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Carbon Prices Soaring in UK and EU Emissions Trading Systems: Part 1

Elizabeth Wilson
Jan 20, 2022

GHI Blog

Until recently, carbon prices in the UK and countries in the European Union (EU) were arguably too low to be effective. In December 2021, carbon prices in the region shot up to approximately $101 per ton in the UK and $96 per ton in the EU. The nation triggered its first cost containment mechanism (CCM) in December 2021 and again in January 2022 as prices rose further.

Background on the New UK Emissions Trading System

As with many Brexit-induced policy adjustments, the UK took a same-but-different approach to carbon pricing. No longer part of the EU Emissions Trading System (ETS), the UK designed its own ETS that would allow for carbon trading but include a specific CCM. “The CCM is more responsive than its equivalent in the EU ETS, providing a powerful tool for the UK ETS Authority to intervene if prices are elevated for a sustained period,” according to the UK’s Department for Business, Energy & Industrial Strategy.

The UK ETS specifically allows intervention if carbon prices are 2 times the 2-year average carbon price for 3 consecutive months if the last consecutive month falls in 2021. In 2022, the stipulation will be 2.5 times the 2-year average. In 2023, it will be 3 times the 2-year average. 2021 has the most sensitive intervention trigger.

The UK ETS was implemented in May 2021, and in December 2021, it hit the requirements for government intervention under the CCM. UK policymakers could temporarily increase the number of credits sold or borrow credits from future months, or they could do nothing. During December 2021, the first month that the intervention trigger was hit, the UK government decided not to redistribute or increase its credit supply. However, the price has continued to rise and remains above the trigger price, meaning that the UK government could intervene in the coming weeks or months. 

EU ETS Intervention Policy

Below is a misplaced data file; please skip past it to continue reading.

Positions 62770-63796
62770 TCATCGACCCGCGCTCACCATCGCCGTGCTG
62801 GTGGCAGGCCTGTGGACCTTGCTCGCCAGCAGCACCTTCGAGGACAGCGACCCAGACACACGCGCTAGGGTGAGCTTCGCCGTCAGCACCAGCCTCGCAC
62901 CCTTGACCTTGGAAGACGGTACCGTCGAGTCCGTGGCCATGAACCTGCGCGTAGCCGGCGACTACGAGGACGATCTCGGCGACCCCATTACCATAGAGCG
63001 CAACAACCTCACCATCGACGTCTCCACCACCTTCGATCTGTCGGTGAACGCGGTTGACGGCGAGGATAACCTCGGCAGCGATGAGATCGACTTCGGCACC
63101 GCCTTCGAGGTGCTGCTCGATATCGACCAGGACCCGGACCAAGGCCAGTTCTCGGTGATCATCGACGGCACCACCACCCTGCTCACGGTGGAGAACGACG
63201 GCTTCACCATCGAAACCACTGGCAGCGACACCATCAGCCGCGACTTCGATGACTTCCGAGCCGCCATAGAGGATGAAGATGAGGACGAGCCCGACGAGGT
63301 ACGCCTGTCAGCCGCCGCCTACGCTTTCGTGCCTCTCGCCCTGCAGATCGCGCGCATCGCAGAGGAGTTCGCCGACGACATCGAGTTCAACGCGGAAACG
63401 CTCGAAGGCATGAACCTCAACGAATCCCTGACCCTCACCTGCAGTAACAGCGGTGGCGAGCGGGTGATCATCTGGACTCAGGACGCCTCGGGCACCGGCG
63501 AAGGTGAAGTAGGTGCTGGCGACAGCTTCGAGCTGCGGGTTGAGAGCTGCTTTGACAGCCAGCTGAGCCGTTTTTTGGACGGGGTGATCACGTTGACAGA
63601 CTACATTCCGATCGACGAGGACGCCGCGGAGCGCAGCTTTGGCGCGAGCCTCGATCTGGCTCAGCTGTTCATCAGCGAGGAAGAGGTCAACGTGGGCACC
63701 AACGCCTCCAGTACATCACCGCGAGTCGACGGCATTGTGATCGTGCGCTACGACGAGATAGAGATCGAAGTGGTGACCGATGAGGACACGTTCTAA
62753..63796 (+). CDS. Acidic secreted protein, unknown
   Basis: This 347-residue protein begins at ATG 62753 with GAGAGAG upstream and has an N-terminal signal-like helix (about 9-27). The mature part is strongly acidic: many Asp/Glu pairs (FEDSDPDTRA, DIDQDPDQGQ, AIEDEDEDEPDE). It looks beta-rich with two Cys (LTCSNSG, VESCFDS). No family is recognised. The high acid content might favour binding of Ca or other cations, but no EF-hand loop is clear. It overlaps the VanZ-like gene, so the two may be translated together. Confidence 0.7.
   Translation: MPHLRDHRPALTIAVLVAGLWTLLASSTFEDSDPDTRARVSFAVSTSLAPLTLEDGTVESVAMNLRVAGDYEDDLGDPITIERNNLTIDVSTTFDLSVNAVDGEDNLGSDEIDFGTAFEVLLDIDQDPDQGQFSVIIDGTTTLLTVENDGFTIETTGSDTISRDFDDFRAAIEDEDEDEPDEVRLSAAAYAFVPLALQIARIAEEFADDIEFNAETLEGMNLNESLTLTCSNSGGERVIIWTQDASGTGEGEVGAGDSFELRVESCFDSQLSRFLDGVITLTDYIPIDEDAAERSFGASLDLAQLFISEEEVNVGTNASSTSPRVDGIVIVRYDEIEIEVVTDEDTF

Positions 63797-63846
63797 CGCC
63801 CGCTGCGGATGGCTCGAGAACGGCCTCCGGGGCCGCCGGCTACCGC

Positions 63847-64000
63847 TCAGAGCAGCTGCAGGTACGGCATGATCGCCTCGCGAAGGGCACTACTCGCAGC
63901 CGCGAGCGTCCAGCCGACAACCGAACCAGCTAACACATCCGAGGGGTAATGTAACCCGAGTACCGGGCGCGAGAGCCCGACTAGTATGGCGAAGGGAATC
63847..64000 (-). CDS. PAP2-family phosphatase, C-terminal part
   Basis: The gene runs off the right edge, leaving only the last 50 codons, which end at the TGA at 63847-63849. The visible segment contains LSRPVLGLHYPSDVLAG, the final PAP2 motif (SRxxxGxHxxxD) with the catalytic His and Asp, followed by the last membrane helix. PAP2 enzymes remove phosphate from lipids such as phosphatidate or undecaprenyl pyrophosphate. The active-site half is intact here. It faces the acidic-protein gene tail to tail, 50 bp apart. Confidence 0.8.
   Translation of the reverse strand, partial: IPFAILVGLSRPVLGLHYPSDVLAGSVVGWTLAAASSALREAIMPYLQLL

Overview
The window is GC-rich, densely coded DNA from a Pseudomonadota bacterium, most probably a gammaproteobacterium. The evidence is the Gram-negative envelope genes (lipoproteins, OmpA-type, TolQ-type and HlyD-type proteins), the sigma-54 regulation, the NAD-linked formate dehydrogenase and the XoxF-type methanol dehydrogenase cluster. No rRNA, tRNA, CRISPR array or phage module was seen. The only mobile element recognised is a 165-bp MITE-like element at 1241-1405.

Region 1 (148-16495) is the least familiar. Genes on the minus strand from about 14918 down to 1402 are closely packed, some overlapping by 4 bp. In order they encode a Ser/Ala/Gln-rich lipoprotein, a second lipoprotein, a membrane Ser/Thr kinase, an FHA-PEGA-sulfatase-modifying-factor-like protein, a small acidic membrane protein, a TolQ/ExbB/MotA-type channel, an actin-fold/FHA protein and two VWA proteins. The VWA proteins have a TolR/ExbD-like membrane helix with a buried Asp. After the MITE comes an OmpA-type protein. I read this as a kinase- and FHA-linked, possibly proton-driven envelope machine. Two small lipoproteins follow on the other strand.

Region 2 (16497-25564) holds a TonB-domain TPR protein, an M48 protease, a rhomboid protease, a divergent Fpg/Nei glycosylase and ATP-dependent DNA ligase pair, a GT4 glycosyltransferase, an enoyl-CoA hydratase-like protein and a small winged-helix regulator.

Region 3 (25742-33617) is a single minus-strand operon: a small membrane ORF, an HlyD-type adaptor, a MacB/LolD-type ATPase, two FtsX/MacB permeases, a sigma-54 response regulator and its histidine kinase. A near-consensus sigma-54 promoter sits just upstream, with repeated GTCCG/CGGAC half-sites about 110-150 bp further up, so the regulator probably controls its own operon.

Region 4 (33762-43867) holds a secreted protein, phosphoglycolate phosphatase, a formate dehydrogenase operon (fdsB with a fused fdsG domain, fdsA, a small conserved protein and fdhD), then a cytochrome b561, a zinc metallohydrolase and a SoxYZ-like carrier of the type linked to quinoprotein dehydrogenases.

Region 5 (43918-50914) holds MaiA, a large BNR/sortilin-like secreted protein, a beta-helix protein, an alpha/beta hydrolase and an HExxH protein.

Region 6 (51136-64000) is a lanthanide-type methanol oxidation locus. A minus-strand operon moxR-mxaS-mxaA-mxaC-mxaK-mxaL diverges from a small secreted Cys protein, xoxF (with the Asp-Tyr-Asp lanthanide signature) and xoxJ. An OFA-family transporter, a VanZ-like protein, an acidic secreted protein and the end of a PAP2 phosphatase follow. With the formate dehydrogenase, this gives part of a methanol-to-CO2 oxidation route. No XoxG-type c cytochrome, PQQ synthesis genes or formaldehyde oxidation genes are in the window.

With all the boasting that the UK government has done about its ETS CCM being unique, one might conclude that the EU ETS does nothing to prevent carbon prices from skyrocketing. However, Article 29a of the EU ETS Directive says that the European Commission should arrange a committee meeting if the allowance price of the European carbon market is more than 3 times the average price of allowances during the 2 preceding years for more than 6 consecutive months. The article continues with suggested market interventions. The EU ETS version of the CCM is less sensitive and less explicit, and EU member states disagree on how to interpret the time period “during the 2 preceding years.” Most countries interpret this as the past 2 years up to the current date, but Poland previously interpreted it as the previous 2 calendar years. Additionally, the average price itself is left undefined and could be interpreted as a spot or future price.

Along with this mechanism, the EU ETS established a market stability reserve (MSR) in 2019. The MSR operates using a volume trigger rather than a price trigger. Each year, the MSR indicates how many allowances are in circulation. If the number of allowances from EU member states is above 833 million, 24% of allowances are placed in the MSR. Albeit newer than Article 29a, this method is more widely referred to as a price control mechanism in the EU ETS.

While the EU ETS has not hit its trigger yet, it has a more flexible ability to address carbon price fluctuations with its MSR. My next blog discusses why carbon allowance prices have risen and possibilities for UK policy intervention.